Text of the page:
An artist's rendering.
An artist's rendering. ESO

One of the fun things about astronomy is that we can only know so much through empirical observation, yet we can “know” so much more through enlightened, mathematical guesswork. Such is the nature of the most interesting new science paper I’ve come across on the Internet today. In it, Wesley Traub of CalTech crunches some Kepler data and makes a tantalizing mathematical prediction: one-third of sun-like stars have at least one earth-like terrestrial planet orbiting in their habitable zones.

If that turns out to be the case, that’s big news of course. The habitable zone, or the “goldilocks zone” as it’s often known (not to close to the star, not too far away), is the orbital range where it’s possible for liquid water to exist. Thus, it’s the range where life as we know it could feasibly take root.

The planet-hunting Kepler observatory is designed specifically to seek out planets orbiting distant stars, and thus far its been a boon for exoplanetary science. In 136 days it has scanned some 150,000 target stars looking for the signature wobble exerted on those stars by orbiting satellites. In doing so, it has found 1,235 potential planets.

It’s from that data that Traub has extracted his conclusion. He looked particularly at the stars that are most like our sun–those classified F, G, or K. He then looked at the kinds of planets that are most often found orbiting them and at what ranges they orbit. In his analysis, he notes many interesting (and somewhat expected) things, like the fact that nearly a third of the planets Kepler has found orbit their stars in less than 42 days, putting them too close to be in the habitable zone (this is also because planets closer to their stars are easier for Kepler to see).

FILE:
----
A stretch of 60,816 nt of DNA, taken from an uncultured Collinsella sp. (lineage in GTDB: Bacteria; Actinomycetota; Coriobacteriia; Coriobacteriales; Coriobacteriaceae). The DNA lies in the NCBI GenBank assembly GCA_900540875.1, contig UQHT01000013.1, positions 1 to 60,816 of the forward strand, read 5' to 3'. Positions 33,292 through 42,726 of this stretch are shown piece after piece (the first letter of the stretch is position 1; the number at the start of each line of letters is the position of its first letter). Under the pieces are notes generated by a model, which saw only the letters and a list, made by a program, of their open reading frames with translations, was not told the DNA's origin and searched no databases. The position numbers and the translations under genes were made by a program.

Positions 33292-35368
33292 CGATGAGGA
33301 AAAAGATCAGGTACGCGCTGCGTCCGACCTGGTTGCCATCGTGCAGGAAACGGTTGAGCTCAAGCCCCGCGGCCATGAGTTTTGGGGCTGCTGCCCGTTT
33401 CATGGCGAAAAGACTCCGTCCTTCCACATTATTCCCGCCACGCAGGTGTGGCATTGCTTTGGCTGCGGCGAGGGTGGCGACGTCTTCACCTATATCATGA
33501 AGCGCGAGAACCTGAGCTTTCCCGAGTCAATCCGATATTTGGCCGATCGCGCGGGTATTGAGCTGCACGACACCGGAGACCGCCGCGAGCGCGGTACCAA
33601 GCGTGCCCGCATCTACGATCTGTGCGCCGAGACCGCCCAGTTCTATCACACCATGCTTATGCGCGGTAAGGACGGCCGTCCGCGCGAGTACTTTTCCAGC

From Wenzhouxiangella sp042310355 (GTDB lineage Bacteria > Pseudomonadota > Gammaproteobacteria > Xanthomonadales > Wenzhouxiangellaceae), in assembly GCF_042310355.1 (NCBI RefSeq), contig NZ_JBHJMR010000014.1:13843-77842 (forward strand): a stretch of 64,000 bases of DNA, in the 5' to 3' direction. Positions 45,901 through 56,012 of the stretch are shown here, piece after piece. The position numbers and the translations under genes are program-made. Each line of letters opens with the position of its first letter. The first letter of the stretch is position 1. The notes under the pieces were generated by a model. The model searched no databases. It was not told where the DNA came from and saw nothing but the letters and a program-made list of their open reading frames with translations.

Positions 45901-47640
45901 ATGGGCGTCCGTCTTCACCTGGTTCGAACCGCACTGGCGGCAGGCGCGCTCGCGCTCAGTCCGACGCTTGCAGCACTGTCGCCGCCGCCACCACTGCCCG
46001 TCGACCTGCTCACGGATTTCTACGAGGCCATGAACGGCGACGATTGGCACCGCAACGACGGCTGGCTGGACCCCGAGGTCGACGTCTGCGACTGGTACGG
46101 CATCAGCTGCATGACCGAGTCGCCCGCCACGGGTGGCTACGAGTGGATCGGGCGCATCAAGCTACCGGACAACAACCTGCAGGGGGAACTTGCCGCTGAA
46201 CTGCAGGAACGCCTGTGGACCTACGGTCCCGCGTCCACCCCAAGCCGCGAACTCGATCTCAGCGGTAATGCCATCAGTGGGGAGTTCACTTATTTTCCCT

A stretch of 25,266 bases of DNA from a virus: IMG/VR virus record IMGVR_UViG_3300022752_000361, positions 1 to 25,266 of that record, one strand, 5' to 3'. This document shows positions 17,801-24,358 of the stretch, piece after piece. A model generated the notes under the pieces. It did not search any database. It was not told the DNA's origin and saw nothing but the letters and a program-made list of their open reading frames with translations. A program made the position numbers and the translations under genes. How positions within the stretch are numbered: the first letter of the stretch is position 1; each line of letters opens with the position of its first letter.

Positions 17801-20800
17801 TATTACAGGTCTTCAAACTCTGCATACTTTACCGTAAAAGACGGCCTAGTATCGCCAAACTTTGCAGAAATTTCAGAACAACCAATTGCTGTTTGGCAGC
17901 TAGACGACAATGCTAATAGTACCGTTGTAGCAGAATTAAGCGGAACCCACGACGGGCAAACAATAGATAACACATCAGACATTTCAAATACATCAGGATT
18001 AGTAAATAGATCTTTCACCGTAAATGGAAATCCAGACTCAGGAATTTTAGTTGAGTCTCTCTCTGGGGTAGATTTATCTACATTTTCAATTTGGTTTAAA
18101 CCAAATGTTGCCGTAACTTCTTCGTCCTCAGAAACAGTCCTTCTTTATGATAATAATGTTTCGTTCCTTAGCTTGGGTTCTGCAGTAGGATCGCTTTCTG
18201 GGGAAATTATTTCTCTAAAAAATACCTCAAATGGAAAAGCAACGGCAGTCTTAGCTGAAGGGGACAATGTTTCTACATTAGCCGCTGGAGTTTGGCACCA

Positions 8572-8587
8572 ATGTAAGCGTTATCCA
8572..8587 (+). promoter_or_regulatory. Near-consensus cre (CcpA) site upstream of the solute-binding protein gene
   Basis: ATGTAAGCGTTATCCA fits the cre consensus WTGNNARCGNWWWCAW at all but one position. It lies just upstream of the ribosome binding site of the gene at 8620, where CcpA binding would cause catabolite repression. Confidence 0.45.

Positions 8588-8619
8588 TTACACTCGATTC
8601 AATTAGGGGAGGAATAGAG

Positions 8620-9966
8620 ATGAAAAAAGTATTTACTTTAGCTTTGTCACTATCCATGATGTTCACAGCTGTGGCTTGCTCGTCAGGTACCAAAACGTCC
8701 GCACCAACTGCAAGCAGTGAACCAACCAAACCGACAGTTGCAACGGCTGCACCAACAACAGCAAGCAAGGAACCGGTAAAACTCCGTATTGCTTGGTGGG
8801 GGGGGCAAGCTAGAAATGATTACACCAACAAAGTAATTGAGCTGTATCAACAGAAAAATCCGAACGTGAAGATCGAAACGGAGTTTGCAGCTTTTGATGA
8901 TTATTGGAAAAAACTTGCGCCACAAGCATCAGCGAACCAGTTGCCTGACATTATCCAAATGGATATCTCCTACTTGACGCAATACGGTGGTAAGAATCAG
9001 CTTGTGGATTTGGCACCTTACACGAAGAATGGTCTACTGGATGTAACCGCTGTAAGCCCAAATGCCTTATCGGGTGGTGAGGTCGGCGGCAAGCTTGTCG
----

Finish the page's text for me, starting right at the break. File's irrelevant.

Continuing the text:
Larger terrestrial planets out there in the habitable zone are harder for Kepler to spot, but that doesn’t mean they’re not there. And Traub says his number crunching allows us to get a pretty good idea of how many there should be. Using some math we don’t pretend to understand, he plugged in the numbers for longer orbits–orbits in the habitable zone–into his analysis. The finding: “About one-third of FGK stars are predicted to have at least one terrestrial, habitable-zone planet.”

That’s not to say they are inhabited, or that they do have liquid water, or that they even exist. But Traub’s math suggests that they should exist, at least until more data changes the equation. And for now, that spells a lot of potential goldilocks planets. Read the full paper via arXiv.

Technology Review